National Geographic : 2005 Apr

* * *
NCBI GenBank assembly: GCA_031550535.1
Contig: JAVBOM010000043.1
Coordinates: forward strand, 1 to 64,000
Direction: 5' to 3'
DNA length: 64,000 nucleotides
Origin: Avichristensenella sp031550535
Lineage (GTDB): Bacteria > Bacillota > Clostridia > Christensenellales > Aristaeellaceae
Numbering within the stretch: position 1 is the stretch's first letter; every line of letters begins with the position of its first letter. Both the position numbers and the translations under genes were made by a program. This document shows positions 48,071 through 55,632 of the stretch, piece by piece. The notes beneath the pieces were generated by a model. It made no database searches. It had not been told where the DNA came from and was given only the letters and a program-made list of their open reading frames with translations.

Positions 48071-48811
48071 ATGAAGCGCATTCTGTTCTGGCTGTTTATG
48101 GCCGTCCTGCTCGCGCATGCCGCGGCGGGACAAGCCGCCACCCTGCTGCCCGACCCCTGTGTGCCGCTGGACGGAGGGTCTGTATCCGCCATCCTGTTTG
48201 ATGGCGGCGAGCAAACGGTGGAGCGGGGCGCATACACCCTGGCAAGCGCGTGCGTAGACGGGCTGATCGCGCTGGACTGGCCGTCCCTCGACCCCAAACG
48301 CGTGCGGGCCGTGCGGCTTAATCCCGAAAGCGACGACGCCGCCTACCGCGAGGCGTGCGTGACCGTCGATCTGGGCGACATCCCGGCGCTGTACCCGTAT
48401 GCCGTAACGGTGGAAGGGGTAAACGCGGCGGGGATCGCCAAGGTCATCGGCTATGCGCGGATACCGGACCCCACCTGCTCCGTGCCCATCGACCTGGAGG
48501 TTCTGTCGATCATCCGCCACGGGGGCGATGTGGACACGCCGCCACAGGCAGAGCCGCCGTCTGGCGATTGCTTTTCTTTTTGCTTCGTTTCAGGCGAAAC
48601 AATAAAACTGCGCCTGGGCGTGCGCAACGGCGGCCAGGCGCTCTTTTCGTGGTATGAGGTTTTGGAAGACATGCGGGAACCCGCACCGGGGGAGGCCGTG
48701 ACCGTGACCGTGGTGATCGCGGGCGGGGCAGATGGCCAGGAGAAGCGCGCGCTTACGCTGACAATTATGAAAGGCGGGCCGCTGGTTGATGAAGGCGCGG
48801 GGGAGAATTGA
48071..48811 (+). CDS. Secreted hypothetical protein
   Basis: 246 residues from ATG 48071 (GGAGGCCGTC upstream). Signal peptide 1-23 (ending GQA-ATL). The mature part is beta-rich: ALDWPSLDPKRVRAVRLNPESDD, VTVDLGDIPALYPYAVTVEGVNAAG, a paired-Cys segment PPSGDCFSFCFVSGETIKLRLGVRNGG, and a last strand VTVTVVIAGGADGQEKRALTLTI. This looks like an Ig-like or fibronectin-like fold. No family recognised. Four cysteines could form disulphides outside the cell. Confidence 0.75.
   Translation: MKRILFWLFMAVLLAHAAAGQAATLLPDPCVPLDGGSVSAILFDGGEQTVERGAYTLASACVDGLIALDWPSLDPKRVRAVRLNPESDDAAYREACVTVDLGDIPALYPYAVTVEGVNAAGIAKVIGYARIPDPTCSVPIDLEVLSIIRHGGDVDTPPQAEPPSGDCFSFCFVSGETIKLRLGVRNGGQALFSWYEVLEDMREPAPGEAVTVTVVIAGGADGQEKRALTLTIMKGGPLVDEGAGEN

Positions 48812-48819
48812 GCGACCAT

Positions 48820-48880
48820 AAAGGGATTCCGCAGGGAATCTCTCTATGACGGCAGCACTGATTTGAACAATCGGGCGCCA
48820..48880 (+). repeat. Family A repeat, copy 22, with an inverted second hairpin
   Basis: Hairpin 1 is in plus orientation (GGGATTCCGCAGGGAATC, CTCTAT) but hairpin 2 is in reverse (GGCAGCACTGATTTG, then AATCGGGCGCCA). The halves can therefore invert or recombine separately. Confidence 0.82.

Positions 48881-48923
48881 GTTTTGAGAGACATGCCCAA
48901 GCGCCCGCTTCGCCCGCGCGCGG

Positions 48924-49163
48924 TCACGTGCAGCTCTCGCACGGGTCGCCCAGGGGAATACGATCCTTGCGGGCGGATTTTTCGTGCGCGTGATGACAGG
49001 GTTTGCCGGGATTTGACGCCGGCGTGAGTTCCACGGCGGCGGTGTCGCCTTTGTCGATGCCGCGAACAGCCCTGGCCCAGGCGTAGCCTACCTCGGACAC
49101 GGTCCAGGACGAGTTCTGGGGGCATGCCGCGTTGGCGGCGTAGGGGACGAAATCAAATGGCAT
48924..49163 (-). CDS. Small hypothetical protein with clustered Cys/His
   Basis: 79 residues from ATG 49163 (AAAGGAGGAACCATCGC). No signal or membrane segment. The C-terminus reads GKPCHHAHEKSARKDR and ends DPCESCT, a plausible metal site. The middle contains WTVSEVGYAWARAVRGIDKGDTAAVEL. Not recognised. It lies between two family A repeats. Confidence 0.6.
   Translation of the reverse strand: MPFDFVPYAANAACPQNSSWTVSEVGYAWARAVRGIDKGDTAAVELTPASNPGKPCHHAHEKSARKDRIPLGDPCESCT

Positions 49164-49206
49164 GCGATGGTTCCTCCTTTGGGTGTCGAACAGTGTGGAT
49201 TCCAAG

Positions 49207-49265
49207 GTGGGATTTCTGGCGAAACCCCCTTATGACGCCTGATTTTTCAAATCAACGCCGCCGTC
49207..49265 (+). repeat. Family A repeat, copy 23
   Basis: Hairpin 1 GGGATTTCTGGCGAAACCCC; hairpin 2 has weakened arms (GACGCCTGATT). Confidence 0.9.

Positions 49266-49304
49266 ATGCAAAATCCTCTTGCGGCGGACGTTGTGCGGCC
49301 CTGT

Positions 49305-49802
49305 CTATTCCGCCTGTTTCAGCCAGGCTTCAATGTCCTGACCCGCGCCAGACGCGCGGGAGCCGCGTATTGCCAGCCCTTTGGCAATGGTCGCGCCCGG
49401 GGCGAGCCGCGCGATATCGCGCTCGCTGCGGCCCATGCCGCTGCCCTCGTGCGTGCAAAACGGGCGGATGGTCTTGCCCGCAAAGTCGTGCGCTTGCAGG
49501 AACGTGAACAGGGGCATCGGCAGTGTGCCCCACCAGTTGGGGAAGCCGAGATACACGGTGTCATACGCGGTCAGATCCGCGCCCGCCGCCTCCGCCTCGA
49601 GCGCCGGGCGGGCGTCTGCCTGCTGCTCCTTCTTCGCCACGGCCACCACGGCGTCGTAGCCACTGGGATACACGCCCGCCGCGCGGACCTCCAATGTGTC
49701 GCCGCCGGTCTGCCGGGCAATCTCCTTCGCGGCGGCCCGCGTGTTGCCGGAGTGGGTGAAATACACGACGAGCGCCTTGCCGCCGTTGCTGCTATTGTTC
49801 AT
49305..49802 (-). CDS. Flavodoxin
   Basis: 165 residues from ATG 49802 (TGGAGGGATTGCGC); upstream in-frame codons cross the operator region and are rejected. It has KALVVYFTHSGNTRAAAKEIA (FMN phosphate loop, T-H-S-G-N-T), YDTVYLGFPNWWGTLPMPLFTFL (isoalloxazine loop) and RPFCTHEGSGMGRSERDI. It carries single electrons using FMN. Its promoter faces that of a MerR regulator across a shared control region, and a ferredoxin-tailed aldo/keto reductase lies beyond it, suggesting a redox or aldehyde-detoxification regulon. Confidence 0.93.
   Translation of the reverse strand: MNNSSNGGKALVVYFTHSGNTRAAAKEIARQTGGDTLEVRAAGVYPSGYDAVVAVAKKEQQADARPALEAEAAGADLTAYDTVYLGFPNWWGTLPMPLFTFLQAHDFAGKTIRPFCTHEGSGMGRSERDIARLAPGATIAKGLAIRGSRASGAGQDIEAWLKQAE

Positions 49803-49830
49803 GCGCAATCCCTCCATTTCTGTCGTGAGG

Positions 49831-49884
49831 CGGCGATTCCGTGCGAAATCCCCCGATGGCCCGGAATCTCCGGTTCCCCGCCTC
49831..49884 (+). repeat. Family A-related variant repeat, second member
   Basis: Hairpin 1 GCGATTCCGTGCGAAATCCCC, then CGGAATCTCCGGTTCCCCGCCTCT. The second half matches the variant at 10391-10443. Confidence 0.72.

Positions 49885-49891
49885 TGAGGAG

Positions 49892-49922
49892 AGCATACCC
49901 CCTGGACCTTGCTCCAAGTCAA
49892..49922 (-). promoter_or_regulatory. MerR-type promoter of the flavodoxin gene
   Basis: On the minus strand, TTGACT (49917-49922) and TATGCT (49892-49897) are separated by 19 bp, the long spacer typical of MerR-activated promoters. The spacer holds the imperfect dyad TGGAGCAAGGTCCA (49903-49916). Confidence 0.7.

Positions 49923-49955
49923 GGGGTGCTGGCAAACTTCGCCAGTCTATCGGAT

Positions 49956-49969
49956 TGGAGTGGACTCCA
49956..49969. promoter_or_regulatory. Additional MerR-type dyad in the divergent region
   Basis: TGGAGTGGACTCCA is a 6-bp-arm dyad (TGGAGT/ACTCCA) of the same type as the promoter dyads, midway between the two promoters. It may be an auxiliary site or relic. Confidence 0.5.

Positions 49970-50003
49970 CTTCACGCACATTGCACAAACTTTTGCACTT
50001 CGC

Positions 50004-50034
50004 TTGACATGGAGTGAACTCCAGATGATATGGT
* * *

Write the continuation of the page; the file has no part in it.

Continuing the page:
Sacrificed for her king, an elite woman in a wood coffin comes to light next to a royal enclosure. Five other courtiers lie nearby. After weeks of searching for the king's identity, archaeologists found his name on wine stoppers and part of a jar (right): Aha, first ruler of the 1st dynasty. crew is working with a team of archaeologists to uncover part of the immense royal burial center at Abydos, located 260 miles up the Nile from Cairo. As a line of workers use hoe-like tureyasto scrape away the sand, the so-named bucket boys haul away clanking pails of dirt and pour it like water into the laps of sifters. Exca vators are on the ground with trowels in hand, surveyors are plotting the coordinates of arti facts, a photographer is documenting each new find, and illustrators are pencil-drawing an ancient coffin and an infant skeleton. Kneeling on one knee in the center of this swarm is Matthew Adams, associate director of a multiyear project sponsored by the Univer sity of Pennsylvania Museum, Yale University, and New York University's Institute of Fine Arts. Adams is brushing sand away to reveal a smooth, ancient mud floor. "If this is from the time of Aha," he says in a raspy voice dried out from months in the desert, "then it's the oldest funer ary enclosure ever found in Egypt. We're talking about the beginning of Egyptian history. Not one trowel has been laid here before now." Abydos is the source of many of Egypt's most ancient artifacts. In 1988 Gtinter Dreyer, a German archaeologist, unearthed small bone and ivory tags intricately inscribed with one of the world's earliest forms of writing-crude 112 NATIONAL GEOGRAPHIC * APRIL 2005 hieroglyphs developed at about the same time as Mesopotamian cuneiform. In 1991 Adams's men tor and the project's director, David O'Connor, uncovered an eerie fleet of wooden boats buried in enormous brick-lined graves. Now O'Connor and Adams are digging down into the beginning of Egypt's 1st dynasty, a piv otal period when kings laid down the roots of religion, government, and architecture that would last for the next 3,000 years. Unlike the colossal pyramids of later pharaohs, the more modest burial complexes of the Abydos kings consisted of two separate structures-a tomb and a ceremonial enclosure. The large, walled enclosures where mortuary rituals were per formed were situated on the edge of town, while the underground tombs were located more than a mile away on the threshold of the desolate Western Desert, a place known to ancient Egyp tians as the land of the dead. All of the 1st-dynasty tombs and most of the enclosures excavated so far are accompanied by subsidiary graves-hundreds in some cases containing the remains of elite officials and cour tiers. Egyptologists have long speculated that these graves might hold victims of sacrifice but also acknowledged that they could simply be graves reserved for the king's staff, ready to use as each person died naturally.